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Religion and Ecology in China (Smyer Yu)

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Course Title

Religion and Ecology in China

   
Instructor(s)

Dan Smyer Yü
Minzu University of China

   
Discipline

Religion and Ecology; Tibetan Studies

   
Subject(s) Religion and Ecology
   
Description

This is a graduate-level course for an interdisciplinary study of the complex relations between the earth, people, and ecologically-based religious beliefs among different ethnic groups. Its emphasis is on both indigenous and indigenized ecological worldviews and practices. It is taught in the context of the current scholarly interest in re-visiting and re-interpreting the positive values and applicability of indigenous religious and ecological worldviews and practices in relation to sustainable living advocated from various social, cultural, and economic constituencies worldwide. This course, thus, is an integral part of ongoing public discourses and debates on tradition and modernity but has an applied orientation toward models of sustainable living and the preservation of indigenous cultural heritages. The primary case study of this course is sacred landscape, community, and ecological practices among Tibetans. Throughout the semester students and the instructor will work as a team to engage in critical reading of relevant historical and contemporary scholarly texts, and researching and interpreting both oral and written narratives in folklore, literary, and religious texts. The critical reading and interpretive activities of this class will draw perspectives and approaches from the disciplines of religion and ecology, religious studies, landscape studies, aesthetics, ecological anthropology, human ecology, environmental studies, and Tibetan studies. With this multidisciplinary perspective, the class is expected to identify the patterns of how natural landscapes are humanized with the performance of religious rituals and folk narratives of mythical stories which concern land-based deities and spirits; to illustrate how the religiously-conceived idea of the sacred permeates the physical landscape; and to develop models of sustainable communities derived from the Tibetan case. It is expected that through the course, students will develop familiarity with theoretical perspectives and research methods from different disciplines and learn relevant techniques to design and materialize their own future research projects.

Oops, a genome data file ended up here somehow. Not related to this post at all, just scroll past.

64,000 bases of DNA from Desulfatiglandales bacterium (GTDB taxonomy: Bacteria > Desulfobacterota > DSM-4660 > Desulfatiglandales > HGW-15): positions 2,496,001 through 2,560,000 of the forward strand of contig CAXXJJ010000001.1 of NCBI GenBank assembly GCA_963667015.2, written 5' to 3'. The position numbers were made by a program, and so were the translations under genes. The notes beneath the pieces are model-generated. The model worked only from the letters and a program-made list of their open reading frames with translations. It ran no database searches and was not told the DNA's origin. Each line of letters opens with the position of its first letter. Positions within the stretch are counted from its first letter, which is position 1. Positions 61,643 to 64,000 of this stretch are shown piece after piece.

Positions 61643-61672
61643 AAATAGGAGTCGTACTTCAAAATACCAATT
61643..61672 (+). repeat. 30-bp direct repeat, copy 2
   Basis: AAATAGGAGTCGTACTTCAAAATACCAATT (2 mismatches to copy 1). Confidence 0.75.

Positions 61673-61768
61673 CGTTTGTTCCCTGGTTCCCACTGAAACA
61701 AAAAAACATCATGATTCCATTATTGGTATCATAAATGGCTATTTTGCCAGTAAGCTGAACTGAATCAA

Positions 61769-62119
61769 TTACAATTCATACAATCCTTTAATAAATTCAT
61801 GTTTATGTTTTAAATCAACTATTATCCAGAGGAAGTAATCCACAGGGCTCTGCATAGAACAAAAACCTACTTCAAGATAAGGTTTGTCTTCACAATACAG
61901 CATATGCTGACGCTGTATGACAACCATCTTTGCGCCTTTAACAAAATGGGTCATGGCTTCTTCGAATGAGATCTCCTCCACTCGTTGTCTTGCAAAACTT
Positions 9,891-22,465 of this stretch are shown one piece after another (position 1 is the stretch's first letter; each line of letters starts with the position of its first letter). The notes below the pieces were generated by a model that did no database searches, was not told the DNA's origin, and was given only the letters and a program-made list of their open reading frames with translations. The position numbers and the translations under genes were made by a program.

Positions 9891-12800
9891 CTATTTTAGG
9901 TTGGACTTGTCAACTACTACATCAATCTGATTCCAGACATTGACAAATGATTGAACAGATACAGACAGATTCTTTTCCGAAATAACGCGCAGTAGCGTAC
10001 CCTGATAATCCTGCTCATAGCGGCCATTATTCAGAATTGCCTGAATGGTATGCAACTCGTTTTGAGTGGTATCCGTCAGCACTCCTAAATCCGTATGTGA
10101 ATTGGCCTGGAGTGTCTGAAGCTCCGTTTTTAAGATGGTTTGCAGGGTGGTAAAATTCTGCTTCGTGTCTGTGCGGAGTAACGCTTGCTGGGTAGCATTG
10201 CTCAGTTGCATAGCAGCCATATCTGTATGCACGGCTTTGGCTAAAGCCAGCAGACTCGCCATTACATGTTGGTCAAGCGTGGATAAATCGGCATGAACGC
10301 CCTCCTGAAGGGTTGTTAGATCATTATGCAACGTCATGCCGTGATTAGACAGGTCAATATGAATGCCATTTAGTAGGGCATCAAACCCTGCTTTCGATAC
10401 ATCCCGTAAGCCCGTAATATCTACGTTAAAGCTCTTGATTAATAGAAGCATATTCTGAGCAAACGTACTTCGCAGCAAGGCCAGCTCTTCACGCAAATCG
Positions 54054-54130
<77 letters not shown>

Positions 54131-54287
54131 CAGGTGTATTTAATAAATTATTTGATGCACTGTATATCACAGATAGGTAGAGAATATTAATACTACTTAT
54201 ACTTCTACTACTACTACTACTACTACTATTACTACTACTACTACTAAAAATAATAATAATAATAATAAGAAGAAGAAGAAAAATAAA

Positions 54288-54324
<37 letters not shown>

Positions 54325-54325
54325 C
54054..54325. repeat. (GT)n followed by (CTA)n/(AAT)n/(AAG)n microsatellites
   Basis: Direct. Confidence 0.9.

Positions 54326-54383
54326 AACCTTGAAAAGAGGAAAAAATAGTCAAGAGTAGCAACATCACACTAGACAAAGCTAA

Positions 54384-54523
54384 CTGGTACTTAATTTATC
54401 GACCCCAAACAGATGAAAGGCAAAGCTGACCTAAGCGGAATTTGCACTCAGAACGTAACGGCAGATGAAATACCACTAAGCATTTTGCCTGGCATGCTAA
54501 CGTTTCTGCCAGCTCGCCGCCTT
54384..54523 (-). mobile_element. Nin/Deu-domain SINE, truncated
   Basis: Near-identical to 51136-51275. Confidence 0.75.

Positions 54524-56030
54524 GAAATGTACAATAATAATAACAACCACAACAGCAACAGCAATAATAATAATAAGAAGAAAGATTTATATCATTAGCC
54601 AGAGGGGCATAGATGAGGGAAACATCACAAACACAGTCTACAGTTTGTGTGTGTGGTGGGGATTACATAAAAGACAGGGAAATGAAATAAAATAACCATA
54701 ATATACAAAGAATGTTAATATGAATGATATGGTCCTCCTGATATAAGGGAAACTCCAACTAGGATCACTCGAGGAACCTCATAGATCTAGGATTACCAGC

See PDF here.